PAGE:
- Just as we feared, the government’s “response” to the CSIS spying scandals of last fall is to make it legal and infinitely easier for national security intelligence to collect and use bulk data….So, instead of reining in mass surveillance, the accountability framework will actually be providing an official seal of approval for mass surveillance.
- Still no redress system, meaning no remedy for the ‘No-Fly Kids’ and others with same or similar names and still a grievously flawed process for those deliberately listed, still involving largely secret hearings.
- The CSE (Canada’s NSA) would have explicit authority to use cyber-attacks against foreign individual, state, organization or terrorist groups. This would include hacking, deploying malware, and “disinformation campaigns…there remains a significant danger of normalizing state-sponsored hacking and disinformation campaigns.
- For the CSE, that includes personal information that has been published or broadcast for public consumption, is accessible to the public on the global information infrastructure (aka: Internet) or can be requested, subscribed to or purchased, leaving wide-open the potential for CSE to target Canadians through data brokers. And for CSIS, a “publicly available dataset” is defined as being “publicly available at the time of collection” – a not very comforting definition, arguably wide enough to encompass hacked data that has been publicly posted.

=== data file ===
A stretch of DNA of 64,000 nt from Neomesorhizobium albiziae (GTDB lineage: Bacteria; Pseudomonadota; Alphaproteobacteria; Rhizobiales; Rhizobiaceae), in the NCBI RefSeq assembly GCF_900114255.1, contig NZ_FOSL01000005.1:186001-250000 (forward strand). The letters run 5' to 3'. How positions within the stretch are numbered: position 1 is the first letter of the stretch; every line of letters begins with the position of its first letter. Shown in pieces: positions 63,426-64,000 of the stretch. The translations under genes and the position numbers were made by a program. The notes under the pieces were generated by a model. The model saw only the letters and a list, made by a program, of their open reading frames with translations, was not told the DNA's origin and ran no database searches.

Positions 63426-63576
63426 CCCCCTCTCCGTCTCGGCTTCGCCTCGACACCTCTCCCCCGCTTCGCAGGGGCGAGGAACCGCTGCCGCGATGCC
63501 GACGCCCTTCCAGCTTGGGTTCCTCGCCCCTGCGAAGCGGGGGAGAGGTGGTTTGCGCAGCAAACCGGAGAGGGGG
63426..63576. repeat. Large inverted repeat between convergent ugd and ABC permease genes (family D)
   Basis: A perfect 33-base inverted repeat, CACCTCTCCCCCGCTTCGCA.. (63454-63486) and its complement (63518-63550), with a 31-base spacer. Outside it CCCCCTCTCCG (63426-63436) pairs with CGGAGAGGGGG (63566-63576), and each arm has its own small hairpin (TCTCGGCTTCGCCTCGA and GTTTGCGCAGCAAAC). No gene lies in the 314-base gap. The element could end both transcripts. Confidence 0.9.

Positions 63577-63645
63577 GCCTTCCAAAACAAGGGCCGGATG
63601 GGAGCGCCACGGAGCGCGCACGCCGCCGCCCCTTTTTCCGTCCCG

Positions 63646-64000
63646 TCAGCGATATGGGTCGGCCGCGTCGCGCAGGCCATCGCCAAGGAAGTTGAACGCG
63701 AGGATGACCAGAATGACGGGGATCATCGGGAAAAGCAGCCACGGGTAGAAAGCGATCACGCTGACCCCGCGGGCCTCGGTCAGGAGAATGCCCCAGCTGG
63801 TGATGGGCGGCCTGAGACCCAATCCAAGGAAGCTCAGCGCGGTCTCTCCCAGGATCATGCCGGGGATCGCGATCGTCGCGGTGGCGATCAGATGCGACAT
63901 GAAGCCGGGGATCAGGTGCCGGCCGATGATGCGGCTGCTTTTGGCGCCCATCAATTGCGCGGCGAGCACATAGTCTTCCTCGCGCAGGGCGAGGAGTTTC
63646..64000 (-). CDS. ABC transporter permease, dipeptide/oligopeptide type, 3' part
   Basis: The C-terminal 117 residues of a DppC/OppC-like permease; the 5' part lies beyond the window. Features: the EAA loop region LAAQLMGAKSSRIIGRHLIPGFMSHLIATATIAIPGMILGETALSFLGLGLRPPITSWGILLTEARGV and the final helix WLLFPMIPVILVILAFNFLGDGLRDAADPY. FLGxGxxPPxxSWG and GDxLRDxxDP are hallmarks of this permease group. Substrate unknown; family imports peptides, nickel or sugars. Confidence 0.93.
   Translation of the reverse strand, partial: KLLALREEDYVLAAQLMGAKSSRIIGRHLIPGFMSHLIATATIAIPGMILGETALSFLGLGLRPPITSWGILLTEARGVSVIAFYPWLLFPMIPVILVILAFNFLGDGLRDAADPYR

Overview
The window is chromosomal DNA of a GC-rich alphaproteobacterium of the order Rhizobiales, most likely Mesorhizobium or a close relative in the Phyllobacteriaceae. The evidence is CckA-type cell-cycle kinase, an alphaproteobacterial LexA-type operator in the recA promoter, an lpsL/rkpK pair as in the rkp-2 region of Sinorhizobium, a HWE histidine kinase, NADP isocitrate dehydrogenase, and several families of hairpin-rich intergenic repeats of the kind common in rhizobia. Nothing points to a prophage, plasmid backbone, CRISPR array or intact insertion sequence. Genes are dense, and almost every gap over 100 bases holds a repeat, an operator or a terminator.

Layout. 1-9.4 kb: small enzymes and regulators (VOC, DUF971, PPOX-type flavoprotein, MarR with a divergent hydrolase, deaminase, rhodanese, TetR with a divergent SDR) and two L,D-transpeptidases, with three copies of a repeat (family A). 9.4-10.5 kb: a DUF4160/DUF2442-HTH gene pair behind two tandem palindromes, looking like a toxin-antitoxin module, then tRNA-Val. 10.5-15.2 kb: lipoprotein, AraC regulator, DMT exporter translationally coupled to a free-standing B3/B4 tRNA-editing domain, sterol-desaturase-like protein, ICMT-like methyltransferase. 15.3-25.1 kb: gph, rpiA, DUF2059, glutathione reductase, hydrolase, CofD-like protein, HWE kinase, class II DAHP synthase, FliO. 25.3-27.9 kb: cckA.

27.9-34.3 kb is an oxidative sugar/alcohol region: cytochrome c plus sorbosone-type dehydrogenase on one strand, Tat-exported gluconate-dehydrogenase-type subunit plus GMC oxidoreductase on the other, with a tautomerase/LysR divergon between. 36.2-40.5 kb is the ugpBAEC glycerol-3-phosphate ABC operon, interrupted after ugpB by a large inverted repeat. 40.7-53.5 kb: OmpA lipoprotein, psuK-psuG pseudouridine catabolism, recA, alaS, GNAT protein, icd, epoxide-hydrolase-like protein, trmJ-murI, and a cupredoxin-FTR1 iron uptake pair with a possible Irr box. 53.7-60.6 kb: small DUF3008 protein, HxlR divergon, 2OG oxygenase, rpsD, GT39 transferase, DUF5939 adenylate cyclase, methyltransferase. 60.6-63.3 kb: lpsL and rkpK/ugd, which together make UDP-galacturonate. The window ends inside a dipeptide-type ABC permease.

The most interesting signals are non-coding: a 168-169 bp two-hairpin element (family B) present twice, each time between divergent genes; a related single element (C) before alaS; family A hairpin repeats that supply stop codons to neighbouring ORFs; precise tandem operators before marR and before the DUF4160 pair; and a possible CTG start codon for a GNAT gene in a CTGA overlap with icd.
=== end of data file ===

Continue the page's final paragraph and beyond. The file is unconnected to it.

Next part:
- C-59 provides some tweaks to the terrible “Security of Canada Information Sharing Act” but still allows a troubling amount of information sharing and any way you slice it, it’s still more legalized surveillance of Canadians than was the case pre-Bill C-51.
- All these hugely sensitive privacy quagmires and no legislated involvement/role for Canada’s Privacy Commissioner? Seriously…? [Ditto on that!]
- There’s review of the CBSA’s national security activities but most of the CBSA’s activities are still completely without proper review and accountability.
- C-59 continues to empower a radically redefined role for CSIS which includes the ability to act on (rather than merely collect) security intelligence.